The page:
Ah, celebrities. It’s not enough that they are rich, famous, beautiful, and have servants who do their shopping for them. No; haunted by a sense of their own triviality, they feel compelled to pose as activists, to share their deep thinks, which are almost always relentlessly conformist woke platitudes.
Indeed, so common is this phenomenon that it has become cultural background noise, a mildly irritating hum that can usually be ignored. Only extreme cases of hypocrisy or stupidity rise above the drone — like Joaquin Phoenix dribbling on about artificially inseminating cows and stealing the milk from their babies for our coffee, while denouncing himself as a scoundrel. That speech was so incoherent that it was almost funny and nearly worth watching. But it was also boring and tedious, so not quite.
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It did, however, provide plenty of low hanging fruit for people who like to have a go at preposterous “Hollywood liberals”. You know, newspaper columnists, Right-wing bloggers, Fox News hosts. And fair play: such confused ramblings deserve mockery. Yet even as conservatives mock Hollywood types who hold forth on things they plainly know nothing about, they strain very hard at producing their own celebs to hold forth on things they plainly know nothing about.
I had cause to reflect upon this recently after reading a pearl-clutching piece in The Guardian about CPAC. Now that may sound like a machine to help you breathe while you sleep but it is actually more like comic-con for US conservatives. CPAC is decidedly short of celebrities, although they did manage to get the President and his daughter to turn up. So to make up for the shortfall in Right-wing famous people, the organisers had invited climate sceptic teenage YouTube phenomenon (?) Naomi Seibt to attend; The Guardian described her as the “anti-Greta Thunberg”.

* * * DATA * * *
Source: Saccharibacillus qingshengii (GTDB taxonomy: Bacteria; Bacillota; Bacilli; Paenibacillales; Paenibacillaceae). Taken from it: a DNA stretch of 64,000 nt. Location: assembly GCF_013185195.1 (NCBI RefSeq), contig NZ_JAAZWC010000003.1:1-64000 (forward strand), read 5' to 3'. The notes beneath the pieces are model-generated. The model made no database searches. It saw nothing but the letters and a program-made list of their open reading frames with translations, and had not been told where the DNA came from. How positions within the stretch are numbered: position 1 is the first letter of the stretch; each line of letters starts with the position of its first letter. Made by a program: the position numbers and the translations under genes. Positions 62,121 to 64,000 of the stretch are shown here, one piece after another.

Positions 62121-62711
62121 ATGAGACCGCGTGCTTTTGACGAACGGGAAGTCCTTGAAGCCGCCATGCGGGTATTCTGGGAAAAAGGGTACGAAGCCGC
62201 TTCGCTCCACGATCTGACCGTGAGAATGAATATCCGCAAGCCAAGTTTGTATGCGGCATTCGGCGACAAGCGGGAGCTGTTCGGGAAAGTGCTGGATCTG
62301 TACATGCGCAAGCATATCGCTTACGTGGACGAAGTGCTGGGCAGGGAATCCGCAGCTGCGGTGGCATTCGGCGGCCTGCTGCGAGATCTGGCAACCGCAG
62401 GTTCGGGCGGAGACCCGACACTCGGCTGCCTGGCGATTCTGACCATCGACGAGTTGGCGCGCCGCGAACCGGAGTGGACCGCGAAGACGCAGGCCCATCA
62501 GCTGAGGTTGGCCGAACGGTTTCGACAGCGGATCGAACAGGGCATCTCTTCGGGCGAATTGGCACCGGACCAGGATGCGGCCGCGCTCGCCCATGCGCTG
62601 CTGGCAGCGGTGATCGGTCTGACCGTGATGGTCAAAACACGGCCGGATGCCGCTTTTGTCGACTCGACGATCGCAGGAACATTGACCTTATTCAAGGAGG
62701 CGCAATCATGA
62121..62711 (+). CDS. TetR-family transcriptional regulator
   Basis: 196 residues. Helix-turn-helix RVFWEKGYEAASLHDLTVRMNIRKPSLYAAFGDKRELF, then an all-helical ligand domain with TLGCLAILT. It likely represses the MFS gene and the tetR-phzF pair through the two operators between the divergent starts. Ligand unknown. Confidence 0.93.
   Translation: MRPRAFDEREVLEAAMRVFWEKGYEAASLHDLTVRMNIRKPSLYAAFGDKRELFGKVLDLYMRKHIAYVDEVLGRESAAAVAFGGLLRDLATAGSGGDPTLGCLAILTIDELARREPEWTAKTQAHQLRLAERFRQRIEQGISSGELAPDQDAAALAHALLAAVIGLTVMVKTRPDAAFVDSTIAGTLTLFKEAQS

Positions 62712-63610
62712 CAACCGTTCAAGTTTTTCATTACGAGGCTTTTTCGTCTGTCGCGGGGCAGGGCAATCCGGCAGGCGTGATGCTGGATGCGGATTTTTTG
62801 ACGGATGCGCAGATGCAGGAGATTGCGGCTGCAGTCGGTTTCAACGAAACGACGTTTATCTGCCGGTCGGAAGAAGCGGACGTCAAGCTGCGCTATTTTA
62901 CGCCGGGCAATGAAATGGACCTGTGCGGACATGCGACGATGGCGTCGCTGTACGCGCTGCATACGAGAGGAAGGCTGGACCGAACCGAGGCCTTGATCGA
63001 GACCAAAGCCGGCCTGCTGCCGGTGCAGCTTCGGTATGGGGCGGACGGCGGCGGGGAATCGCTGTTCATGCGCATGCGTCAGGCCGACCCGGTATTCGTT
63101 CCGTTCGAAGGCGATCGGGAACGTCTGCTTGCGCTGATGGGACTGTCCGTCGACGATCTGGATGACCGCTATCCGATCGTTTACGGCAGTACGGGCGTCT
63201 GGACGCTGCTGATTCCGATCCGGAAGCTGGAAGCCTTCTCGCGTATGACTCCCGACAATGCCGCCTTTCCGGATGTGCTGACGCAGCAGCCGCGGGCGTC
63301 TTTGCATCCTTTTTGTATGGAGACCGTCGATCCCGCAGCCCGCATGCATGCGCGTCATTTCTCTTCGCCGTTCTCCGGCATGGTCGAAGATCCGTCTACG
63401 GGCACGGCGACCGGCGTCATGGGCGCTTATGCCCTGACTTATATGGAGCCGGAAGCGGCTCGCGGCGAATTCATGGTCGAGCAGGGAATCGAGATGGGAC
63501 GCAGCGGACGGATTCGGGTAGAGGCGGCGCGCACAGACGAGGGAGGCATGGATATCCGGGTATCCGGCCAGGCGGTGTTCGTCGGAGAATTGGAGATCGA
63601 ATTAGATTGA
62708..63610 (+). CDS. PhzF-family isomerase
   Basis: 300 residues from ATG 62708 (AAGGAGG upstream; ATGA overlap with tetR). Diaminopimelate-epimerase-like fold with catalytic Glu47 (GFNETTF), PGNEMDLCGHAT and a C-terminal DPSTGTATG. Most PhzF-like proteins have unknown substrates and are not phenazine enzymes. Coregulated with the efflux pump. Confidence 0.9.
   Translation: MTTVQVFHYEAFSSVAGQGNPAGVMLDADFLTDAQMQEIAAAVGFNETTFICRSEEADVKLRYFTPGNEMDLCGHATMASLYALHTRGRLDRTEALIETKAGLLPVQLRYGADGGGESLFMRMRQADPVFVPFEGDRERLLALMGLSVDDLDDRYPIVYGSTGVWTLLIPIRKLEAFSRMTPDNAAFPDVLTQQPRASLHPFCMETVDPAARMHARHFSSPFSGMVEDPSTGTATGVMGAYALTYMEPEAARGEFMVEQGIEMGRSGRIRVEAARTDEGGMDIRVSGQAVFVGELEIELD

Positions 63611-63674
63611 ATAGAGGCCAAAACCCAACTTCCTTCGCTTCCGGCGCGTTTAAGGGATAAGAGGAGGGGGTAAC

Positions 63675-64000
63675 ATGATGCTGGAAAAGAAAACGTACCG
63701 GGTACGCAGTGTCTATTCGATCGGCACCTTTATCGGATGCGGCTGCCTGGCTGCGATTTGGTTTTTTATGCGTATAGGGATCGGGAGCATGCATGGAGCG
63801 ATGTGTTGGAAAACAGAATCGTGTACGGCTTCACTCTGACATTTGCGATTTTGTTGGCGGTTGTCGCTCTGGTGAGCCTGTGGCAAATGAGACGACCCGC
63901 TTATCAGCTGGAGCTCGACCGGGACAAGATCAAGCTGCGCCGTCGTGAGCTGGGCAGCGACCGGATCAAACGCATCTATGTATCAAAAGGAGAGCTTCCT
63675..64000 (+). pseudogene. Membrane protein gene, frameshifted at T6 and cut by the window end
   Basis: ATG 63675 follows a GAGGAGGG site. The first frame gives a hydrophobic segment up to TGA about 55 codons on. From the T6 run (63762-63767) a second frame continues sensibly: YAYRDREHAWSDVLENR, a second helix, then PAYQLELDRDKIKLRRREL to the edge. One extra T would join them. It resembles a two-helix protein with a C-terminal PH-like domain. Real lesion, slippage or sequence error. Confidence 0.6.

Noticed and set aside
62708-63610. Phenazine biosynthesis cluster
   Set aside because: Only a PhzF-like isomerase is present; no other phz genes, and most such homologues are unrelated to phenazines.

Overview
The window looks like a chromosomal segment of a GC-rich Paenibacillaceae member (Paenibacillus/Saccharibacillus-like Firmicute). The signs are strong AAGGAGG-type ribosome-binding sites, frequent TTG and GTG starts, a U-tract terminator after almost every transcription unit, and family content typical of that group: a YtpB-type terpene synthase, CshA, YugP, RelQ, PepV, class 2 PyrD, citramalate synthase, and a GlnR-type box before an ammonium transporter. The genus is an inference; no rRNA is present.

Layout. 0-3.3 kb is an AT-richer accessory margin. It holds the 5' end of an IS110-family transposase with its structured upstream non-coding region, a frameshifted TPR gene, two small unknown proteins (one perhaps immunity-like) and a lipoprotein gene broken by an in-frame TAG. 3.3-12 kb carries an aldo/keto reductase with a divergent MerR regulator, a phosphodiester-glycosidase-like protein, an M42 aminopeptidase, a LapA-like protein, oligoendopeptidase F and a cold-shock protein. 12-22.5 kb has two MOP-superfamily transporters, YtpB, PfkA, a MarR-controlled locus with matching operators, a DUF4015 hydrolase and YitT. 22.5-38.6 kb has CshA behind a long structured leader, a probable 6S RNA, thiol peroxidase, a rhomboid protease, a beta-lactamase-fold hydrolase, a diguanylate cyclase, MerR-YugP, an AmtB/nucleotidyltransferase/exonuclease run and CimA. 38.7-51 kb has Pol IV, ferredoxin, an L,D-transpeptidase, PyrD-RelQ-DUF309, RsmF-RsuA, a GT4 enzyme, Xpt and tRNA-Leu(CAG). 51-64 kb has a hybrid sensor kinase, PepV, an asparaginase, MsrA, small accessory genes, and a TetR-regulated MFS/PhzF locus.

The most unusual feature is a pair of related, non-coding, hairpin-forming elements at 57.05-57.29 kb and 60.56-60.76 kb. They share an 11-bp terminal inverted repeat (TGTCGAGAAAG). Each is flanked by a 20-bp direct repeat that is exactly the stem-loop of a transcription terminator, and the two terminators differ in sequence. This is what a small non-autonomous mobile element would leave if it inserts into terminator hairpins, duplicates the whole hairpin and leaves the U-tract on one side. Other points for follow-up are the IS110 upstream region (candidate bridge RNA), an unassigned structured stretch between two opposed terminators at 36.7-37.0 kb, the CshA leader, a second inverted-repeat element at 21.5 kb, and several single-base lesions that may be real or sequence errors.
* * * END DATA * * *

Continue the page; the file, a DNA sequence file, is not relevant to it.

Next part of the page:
What is an anti-Greta Thunberg, I wondered? Is this actually a thing? The Guardian seemed to think so, and described with some horror this 19 year-old’s doubts about man-made climate change, and her connections to some think-tank I had never heard of, but which the paper seemed to think I should be worried about.
To me it was reminiscent of when I lived in Moscow in the early 2000s and totally obscure acts from the West would turn up to play. The Russians were so starved of actually famous bands that weren’t Deep Purple or Uriah Heep that some of these no-hit wonders became quasi-famous; there was one band in particular called Brazzaville, whose leader had once played on a Beck album or something. Brazzaville played Moscow clubs a lot and appear to still be doing so to this day, even though nobody has the foggiest idea who they are.
Anyway, I Googled about and found that Naomi Seibt has a YouTube channel with a mighty 72.8K subscribers, and a handful of videos including such classics as VON PRINZESSINNEN UND NANNYSTAAT (caps not mine). Amazing stuff I am sure if you speak German, but not exactly “influencer” levels; compare such numbers to, say, Moriah Elizabeth, a young woman who stays in her house all day repairing damaged squishy toys and making videos about it. She has over 5 million followers.
Yet nonetheless there Naomi Seibt was, at CPAC, in The Guardian and also on Fox News, where she was interviewed by Dana Perino, Bush’s ex-press secretary. I saw a slightly awkward yet highly articulate teenager, speaking excellent English, who was repeating things she had heard from adults, while being condescended to by an adult. So maybe she really was like Greta Thunberg.
But as the interview continued, I felt the same way I do when I see Thunberg: concerned that this type of exposure is not good for a vulnerable young person. I thought about the insults lobbed at Thunberg, and worried that Naomi Seibt would become the target of unhinged Twitter shitheads who would see it as their divine mission to destroy her life.